The Odin of the Eddas was not a gentle god. He was a feared warmonger, and enjoyed starting fights. If there was a battle among the humans, he would take his pick of the slain by sending his beautiful and equally fierce Valkyries down to Midgard (Earth) to pluck the souls of the most worthy warrior to bring them to Valhalla – a great hall where the warriors feasted, drank and fought. If someone were ‘killed’ again in a battle in the hall, they would simply be revived the next day to start all over again. In contrast, Marvel’s Odin is the peaceful, loving father of Thor and Loki. He is a diplomat and (apparent) pacifist, the complete opposite of what the Norse people intended him to be. Life was hard for them and they had hard and ruthless gods to fear.

The second character is Loki. Loki is known as the trickster god and the other Aesir were wary of him because he was always playing pranks on them. He was not evil and diabolical as Marvel tried to portray. He was just a mischief-making being – and in actual fact not a god at all. He was brought into the fold by Odin who considered him as a brother even though they were not related by blood or marriage. 

According to the Eddas, Loki’s final prank was the one that cost him the most. Here’s the condensed version: Odin’s oldest and most beloved of all the gods, Baldr, was killed by Odin’s youngest son, Hodr. Hodr was blind, and tricked by Loki into killing his brother with a branch of mistletoe. Baldr fell down dead when the seemingly harmless plant hit him. The gods saw Baldr’s death as an omen for their own downfall. In order to save Baldr and bring him back to life, Odin ordered everyone to weep for Baldr’s death, but Loki, disguised as a giantess, refused. When Odin found this out, he bound and imprisoned his blood brother until the end of time (for the full story, click here). 

And finally we have Thor. Thor is perhaps the least affected by Marvel’s reinvention. The biggest misinterpretation Marvel made was making Thor blond and clean shaven. According to the Eddas, he was a red-head with a big beard. He did in fact have a hammer called Mjollnir, but in order to increase its power, it required a special belt (which were never mentioned in the comics or the movie). The Norse believed that thunder was produced by Thor and his hammer as he rode on his chariot pulled by two goats (which were also never mentioned…I guess goats aren’t that impressive!)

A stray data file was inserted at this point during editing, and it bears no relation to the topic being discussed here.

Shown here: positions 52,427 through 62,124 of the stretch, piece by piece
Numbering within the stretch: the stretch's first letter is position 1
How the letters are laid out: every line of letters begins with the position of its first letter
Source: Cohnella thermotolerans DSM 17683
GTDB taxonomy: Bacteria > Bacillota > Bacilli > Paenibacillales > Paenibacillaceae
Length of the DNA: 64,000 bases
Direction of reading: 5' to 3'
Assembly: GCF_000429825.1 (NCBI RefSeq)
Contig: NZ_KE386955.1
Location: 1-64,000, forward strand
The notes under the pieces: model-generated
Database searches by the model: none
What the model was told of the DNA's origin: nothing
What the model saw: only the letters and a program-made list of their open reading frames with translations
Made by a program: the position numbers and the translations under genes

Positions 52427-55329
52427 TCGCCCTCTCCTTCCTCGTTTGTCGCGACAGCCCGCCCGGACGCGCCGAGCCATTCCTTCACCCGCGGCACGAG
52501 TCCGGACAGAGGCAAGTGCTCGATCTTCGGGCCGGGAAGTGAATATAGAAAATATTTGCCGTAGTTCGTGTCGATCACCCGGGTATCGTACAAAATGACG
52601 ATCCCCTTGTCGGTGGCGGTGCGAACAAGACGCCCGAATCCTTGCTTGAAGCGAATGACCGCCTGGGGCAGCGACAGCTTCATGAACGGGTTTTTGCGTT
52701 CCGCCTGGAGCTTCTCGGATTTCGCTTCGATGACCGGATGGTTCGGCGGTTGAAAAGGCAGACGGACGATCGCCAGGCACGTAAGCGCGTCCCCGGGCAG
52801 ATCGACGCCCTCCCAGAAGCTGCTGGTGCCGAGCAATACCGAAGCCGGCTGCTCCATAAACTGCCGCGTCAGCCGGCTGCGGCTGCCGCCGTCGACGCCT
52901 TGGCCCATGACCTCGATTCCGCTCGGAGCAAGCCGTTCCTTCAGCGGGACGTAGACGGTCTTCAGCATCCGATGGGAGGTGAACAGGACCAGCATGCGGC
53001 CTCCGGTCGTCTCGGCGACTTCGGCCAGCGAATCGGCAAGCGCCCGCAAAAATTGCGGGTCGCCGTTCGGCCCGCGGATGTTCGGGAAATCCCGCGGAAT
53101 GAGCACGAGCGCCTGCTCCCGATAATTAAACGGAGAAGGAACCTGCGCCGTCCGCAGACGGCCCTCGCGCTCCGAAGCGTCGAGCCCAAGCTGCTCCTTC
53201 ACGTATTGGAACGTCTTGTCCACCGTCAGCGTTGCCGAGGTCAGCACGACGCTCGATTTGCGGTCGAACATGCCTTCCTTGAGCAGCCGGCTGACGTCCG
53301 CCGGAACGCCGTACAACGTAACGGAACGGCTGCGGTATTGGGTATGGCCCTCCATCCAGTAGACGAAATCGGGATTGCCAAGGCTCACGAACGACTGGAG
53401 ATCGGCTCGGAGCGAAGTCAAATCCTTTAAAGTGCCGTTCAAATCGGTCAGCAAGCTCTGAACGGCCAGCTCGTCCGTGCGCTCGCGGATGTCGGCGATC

It’s this rich history that made my decision to have some of the Norse gods in my Dark Series as my main characters so easy. If you love your Norse gods, and want to read a dark urban fantasy tale of their struggles in modern day Boston, make sure you pick up your copy of the first book in the series, Dark Deceit.

"Lauren Dawes has crafted yet another masterpiece." 
Brandi, Goodreads, 5 Stars

"If you especially love books by authors Gena Showalter & J.R. Ward then you will love the Dark Series by Lauren Dawes. I cannot wait for the next book Dark Desire!!"
Jessica, Goodreads,5 Stars.

To Find out More:

Sunday, 5 March 2017

Book Review

Riven: The Hero Rebellion Book II

by Belinda Crawford

(Pub: Odyssey Books, 2016)

I was so pleased to be able to finally start Riven. I loved book one, Hero, and really hoped that book two would be as good.  Riven exceeded my expectations in every way.

Life for Hero has not become any easier.  She’s having to deal with the psychic fallout from her actions in book one and Fink, her ruc-pard, is having issues all of his own, which are worsened by his need to protect her.

Crawford sets a cracking pace in this novel right from the outset which doesn’t let up until the very final scene, after which you are left desperately wanting book three.  We have more of the action packed street racing and the dangers that are involved with these technological whiz kids with their exploding drones, Hero still has a criminal streak with her penchant for hacking into the colony’s computer systems, new mysteries surrounding her family’s past arise, people still want to “examine” her brain in a lab and she and Fink are turning marginally homicidal. I loved it!

What I enjoyed particularly was that this is turning out to be a series where the characters are actually growing and changing.  They face difficult emotional challenges and moral dilemmas that they struggle with.  Hero doesn’t always make the right choice; she often acts using instinctively and aggressively without thought to the consequences. Her friends are placed in a position where they must choose between friendship and what they believe is right.  There is real fallout for them regardless of the choices they make; learning to deal with this we see the characters mature and change.  I think this is one of the hallmarks of a great story.

Crawford’s world building is excellent there is just the right blend of description and action.  I found everything easy to visualise.  The tech side, at times, feels familiar for the genre, but also has its own unique twists.  (Although I found this familiarity a good thing, because it meant that I wasn’t left struggling to comprehend these aspects at the expense of reading enjoyment.)

Although this is YA novel there is so much to enjoy here regardless of what age you are.  (In fact I think advanced MG readers would enjoy this as well.)

I couldn’t put it down – five stars.